Speech by Minister Nkosazana Dlamini
Zuma at the Opening Ceremony of the World Conference
Against Racism, Racial Discrimination, Xenophobia and
Related Intolerance (WCAR) Durban 31 August 2001
Their Excellencies Heads of State and Government
The Secretary General of the United Nations
The Honourable Ministers of Foreign Affairs
The Secretary-General of the World Conference against
Heads of Delegation
Ladies and Gentlemen
In accepting the Presidency of this Conference, it
is appropriate to pay a
special tribute to the gallant fighter against racism
and son of Africa, Govan
Mbeki, who sadly passed away on the eve of this Conference.
Inspired by the collective efforts of humanity, slavery,
slave trade, colonialism
and Apartheid they have all ceased to be. Theyve
all been defeated, because
humanity could not countenance oppression of one by
humanity has dared to affirm an injunction that we
are all born equal with
inherent rights and dignity. These noble words are
enshrined in the Universal
Declaration of Human Rights of the United Nations and
serves as a guiding
light and offers hope for all of humanity.
Representing the African women, I know the pain of
whose legacy is staring me in the face every day. My
continent bears the
scars of conflicts, abject poverty, racism, marginalization,
underdevelopment, economic disparities, humiliation
and indignity, all have
their roots in the practices of these abominable systems.
We can take pride in the role of this region in the
long struggle against racism.
It was in this province that Mahatma Ghandi launched
resistance struggle and later inspired the freedom
struggle in India and
world-wide. South Africa has a long history of resistance
symbolised by the
award of the Nobel Peace Prize to Chief Albert Lutuli,
who was the first
African leader to receive it and comes from this region.
Despite the triumph
against racism, all countries of the world continues
to battle against the
contemporary forms of racism. It is my hope that at
the end of this
Conference, we will learn from and share with the international
the ways and means of dealing with racism.
Our Conference must issue a clarion call to the rest
of the world to end the
unspeakable evils of Racism, Racial Discrimination,
Xenophobia and Related
Intolerance. Concomitantly, with this call, we must
launch a sustained
Programme of Action capable of being implemented by
every country at every
In recognising the work that has been produced thus
far, I wish to thank all
Member States for their contributions in their respective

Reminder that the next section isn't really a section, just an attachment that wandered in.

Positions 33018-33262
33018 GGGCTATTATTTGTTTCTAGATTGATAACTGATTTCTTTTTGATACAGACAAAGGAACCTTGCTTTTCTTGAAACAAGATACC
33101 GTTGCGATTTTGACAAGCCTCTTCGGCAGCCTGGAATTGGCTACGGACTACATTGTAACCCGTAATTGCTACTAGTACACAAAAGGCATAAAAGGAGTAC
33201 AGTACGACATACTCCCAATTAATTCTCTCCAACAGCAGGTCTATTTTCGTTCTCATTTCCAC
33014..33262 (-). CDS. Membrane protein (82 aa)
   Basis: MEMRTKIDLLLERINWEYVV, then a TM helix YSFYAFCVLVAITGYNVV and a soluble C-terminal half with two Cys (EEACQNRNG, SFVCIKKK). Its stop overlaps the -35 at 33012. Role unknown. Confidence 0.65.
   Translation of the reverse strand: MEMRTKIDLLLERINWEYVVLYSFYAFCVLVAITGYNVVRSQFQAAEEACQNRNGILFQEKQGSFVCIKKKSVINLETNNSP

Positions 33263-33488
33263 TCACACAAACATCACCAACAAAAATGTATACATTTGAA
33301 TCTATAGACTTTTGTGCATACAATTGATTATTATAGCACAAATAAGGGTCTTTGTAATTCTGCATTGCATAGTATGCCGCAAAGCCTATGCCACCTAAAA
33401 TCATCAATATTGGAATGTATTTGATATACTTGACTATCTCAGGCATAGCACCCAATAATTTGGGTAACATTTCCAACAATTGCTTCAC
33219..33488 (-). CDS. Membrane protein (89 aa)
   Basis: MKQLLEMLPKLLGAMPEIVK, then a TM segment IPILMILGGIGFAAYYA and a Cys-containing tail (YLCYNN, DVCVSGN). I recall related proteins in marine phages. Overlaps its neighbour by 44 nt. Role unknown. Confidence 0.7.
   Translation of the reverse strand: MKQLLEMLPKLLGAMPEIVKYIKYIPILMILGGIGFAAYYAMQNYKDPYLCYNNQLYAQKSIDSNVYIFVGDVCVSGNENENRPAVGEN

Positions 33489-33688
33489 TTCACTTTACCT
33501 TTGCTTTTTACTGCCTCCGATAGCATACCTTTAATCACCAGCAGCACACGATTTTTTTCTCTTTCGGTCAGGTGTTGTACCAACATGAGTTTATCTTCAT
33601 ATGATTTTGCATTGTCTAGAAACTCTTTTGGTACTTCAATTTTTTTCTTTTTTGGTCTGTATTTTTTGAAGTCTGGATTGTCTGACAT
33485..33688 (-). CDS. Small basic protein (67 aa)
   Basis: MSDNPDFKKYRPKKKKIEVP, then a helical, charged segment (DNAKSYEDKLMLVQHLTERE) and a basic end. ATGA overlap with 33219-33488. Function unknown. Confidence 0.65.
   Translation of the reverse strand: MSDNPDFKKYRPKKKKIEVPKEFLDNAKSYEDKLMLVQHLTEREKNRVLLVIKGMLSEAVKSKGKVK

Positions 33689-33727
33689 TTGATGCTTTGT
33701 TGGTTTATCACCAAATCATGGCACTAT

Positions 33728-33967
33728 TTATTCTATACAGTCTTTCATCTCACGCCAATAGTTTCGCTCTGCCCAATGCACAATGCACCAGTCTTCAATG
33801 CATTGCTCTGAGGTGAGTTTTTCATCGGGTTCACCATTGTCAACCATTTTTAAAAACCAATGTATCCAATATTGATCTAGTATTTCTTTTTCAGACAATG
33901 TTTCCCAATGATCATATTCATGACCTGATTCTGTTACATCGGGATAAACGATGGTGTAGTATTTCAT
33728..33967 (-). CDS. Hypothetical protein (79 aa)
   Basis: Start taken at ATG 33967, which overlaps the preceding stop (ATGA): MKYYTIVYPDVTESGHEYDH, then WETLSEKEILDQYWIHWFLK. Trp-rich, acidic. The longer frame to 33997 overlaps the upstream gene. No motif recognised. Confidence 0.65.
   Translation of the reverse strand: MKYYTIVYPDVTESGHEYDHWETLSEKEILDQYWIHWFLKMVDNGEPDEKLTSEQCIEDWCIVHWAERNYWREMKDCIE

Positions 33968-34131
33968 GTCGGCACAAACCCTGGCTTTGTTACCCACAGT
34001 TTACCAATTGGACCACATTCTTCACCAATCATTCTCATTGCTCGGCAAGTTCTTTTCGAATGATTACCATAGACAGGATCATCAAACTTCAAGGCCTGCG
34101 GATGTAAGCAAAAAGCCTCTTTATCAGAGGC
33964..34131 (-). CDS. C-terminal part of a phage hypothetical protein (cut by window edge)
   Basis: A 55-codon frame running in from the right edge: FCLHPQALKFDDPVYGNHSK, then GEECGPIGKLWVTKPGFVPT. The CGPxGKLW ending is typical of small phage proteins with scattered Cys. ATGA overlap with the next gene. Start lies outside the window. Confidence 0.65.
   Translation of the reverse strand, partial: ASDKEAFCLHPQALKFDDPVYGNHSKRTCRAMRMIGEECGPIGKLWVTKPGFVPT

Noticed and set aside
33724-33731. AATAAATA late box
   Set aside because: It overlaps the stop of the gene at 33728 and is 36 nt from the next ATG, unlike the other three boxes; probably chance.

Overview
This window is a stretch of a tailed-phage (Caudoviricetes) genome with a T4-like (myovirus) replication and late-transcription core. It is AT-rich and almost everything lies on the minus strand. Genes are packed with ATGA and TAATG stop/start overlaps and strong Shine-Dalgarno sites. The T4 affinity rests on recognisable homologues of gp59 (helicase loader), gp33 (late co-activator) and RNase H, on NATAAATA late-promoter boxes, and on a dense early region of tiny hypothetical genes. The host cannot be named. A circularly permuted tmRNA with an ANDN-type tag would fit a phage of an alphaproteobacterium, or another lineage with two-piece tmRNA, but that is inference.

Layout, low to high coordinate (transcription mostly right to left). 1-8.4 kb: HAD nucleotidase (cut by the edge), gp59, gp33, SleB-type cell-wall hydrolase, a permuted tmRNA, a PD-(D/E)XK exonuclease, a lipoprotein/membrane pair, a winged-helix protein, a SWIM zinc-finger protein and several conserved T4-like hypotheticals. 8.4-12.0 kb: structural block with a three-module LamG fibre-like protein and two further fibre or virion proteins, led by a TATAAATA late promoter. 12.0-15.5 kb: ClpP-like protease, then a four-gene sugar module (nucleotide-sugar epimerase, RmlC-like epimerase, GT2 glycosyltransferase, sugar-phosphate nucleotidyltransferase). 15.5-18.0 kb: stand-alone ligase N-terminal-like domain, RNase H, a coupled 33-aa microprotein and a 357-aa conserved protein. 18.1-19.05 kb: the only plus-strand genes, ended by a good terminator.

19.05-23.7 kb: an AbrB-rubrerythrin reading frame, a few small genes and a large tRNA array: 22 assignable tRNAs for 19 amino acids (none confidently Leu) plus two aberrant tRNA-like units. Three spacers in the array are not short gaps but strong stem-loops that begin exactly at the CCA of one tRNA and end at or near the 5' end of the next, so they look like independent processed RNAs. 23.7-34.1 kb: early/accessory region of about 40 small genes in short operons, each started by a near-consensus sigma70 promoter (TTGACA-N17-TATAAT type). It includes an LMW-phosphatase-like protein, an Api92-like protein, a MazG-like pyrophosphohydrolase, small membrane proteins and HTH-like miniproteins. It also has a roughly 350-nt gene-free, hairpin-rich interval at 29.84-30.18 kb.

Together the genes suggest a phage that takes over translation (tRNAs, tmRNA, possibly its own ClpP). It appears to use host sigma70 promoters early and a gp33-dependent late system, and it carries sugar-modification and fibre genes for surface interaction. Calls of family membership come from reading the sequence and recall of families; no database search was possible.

regions. This was
followed by intensive Preparatory Meetings held in
Geneva. Indeed, at times it
seemed gloomy and hopeless, but we persevered and recorded
progress. We must build on that, aware of the sensitivity
and pain involved in
confronting these issues. It is my hope that we shall
together respond to this
challenge before us. We must succeed, we cannot afford
anything less than
success. At the end of this century we must look back
at this Conference as
the beginning of an offensive against racism.
The Youth Summit and the NGO Forum have also discussed
and challenged the Conference to bequeath them with
a non-racial, non-
sexist, tolerant and peaceful world. We dare not fail
them. This will be a fitting
tribute to all those who over generations have sacrificed
their lives in the
battle against racism.
It will be remiss of me to conclude without acknowledging
the dextrous work
of the High Commissioner for Human Rights and her Secretariat.
She and her
team have performed brilliantly under trying conditions.
I, therefore, accept with humility, the task assigned
to me as President of this
Conference by this distinguished Assembly. My success
is dependent on the
co-operation of all of you. I know, without doubt,
that all of you will contribute in
any way you can to make this Conference a success.
It will be through our
perseverance and co-operation in the spirit of brotherhood
and sisterhood that
we will all succeed.
In his book, Long Walk to Freedom, the icon of our
struggle Mr Nelson
Mandela made this seminal comment " I have taken
a moment here to rest, to
steal a view of the glorious vistas that surround me,
to look back on the
distance I have come. But I can rest only for a moment,
for with freedom
comes responsibilities and I dare not linger for my
long walk is not yet ended.
It is my fervent hope, that at the end of this conference
we will look back
proudly at the road traversed thus far and go on to
give concrete expression
to the Programme of Action and the Declaration that
we would adopt with
I thank you.